Learning & Developmental Delays Caused by Medical Malpractice: Help from Lawyers

If you are seeking the help of a birth injury lawyer, it is very important to choose a lawyer and firm that focus solely on birth injury cases. Reiter & Walsh ABC Law Centers is a national birth injury law firm that has been helping children with birth injuries since its inception in 1997.

If your child was diagnosed as having developmental delays, learning disabilities, cerebral palsy, hypoxic-ischemic encephalopathy (HIE) or any other birth injury, the award-winning lawyers at ABC Law Centers can help. We have helped children throughout the country obtain compensation for lifelong treatment, therapy, and a secure future, and we give personal attention to each child and family we represent. From our home base in Detroit, Michigan, our team handles cases all over the country. We’ve helped families affected by birth trauma in states such as Michigan, Tennessee, Ohio, Texas, Washington, D.C., Pennsylvania, Wisconsin, Mississippi, Arkansas, and other parts of the country.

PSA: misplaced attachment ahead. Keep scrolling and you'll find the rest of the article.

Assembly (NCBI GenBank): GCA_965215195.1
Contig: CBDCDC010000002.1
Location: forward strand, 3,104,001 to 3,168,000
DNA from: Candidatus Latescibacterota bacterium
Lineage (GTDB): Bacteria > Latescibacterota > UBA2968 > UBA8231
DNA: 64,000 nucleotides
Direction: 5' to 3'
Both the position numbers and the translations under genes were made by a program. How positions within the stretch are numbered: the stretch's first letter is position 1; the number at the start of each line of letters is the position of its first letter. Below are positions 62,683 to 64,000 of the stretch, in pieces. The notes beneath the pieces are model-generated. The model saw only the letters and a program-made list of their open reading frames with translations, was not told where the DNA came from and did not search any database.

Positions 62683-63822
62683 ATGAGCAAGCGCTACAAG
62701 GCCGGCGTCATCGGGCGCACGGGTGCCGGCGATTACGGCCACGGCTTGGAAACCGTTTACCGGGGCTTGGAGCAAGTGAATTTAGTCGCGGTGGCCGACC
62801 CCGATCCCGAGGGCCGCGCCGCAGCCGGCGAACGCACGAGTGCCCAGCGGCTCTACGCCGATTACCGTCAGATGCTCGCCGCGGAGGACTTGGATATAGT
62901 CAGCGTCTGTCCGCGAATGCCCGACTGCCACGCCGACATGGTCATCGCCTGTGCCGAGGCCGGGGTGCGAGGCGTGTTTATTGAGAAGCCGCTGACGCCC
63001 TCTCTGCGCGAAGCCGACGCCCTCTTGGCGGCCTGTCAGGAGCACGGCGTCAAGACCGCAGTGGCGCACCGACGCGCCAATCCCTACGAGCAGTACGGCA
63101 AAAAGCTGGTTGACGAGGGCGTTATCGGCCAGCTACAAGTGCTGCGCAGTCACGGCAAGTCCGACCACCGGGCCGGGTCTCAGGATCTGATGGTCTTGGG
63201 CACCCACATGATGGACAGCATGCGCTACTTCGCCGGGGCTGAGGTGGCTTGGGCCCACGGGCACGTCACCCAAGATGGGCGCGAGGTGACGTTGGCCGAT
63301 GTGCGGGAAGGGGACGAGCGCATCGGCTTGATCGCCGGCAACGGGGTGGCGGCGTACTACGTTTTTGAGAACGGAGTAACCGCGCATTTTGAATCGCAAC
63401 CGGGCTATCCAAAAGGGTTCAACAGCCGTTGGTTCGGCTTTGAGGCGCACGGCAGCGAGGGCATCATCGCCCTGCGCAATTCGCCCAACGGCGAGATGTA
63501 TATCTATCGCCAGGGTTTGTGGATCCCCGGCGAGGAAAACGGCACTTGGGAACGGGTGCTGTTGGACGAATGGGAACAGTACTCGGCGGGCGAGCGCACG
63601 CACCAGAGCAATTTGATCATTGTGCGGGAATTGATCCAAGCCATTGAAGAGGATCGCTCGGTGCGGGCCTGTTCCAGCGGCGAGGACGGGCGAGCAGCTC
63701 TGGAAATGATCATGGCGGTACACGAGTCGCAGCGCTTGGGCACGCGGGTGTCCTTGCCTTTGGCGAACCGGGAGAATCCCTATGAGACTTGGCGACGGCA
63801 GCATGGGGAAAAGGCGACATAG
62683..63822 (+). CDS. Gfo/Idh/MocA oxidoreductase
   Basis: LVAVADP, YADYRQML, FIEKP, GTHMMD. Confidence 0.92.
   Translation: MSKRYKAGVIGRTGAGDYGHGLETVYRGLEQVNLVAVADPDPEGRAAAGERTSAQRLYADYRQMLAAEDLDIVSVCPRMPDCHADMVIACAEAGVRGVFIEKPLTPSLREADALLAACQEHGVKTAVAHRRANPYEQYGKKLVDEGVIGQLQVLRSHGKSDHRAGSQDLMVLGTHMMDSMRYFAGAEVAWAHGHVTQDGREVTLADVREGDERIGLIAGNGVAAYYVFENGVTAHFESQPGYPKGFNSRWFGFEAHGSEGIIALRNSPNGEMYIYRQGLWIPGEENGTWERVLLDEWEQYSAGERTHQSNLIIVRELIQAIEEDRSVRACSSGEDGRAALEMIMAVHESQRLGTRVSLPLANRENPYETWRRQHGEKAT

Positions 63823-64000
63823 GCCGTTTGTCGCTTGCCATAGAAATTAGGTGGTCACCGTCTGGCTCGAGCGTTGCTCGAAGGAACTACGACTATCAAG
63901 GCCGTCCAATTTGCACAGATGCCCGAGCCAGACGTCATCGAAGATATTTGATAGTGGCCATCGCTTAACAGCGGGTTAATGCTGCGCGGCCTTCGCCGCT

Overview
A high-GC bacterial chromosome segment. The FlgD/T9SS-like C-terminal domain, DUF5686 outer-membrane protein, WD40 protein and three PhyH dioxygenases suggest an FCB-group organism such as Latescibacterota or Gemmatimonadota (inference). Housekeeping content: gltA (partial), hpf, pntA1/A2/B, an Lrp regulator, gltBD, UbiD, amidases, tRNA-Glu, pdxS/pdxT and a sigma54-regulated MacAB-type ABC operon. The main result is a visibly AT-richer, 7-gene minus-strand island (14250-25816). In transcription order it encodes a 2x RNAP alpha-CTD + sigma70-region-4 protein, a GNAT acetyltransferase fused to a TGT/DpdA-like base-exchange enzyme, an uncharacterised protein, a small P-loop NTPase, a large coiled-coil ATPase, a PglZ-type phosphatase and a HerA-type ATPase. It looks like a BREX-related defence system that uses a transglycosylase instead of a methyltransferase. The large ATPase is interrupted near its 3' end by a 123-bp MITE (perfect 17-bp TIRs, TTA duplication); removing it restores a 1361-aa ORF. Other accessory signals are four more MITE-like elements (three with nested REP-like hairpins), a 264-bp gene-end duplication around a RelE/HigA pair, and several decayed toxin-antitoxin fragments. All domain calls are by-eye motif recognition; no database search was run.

To begin your free case review, all you have to do is contact our office. Feel free to reach out to our birth injury team in whichever way best suits your needs:

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Video: Developmental Delay Lawyers Discuss Birth Asphyxia (HIE) and Birth Injuries 


In this video, developmental delay lawyers Jesse Reiter and Rebecca Walsh discuss how birth asphyxia can cause learning disabilities and developmental delays.


  • C.M.T. Robertson, N.N. Finer, M.G.A. Grace. School performance of survivors of neonatal encephalopathy associated with birth asphyxia at term. The Journal of Pediatrics. 1989; 114(5) 753-760.
  • Kerstjens JM, Bocca-Tjeertes IF, deWinter AF, Reijneveld SA, Boss AF. Neonatal Morbidities and Developmental delay in Moderately Preterm-Born Children. Pediatrics. 2012; 130(2) 265-272.
  • Pin TW, Eldridge B, Galea MP. A review of developmental outcomes of term infants with post-asphyxia neonatal encephalopathy. European journal of paediatric neurology. 2009; 13(3) 224-234.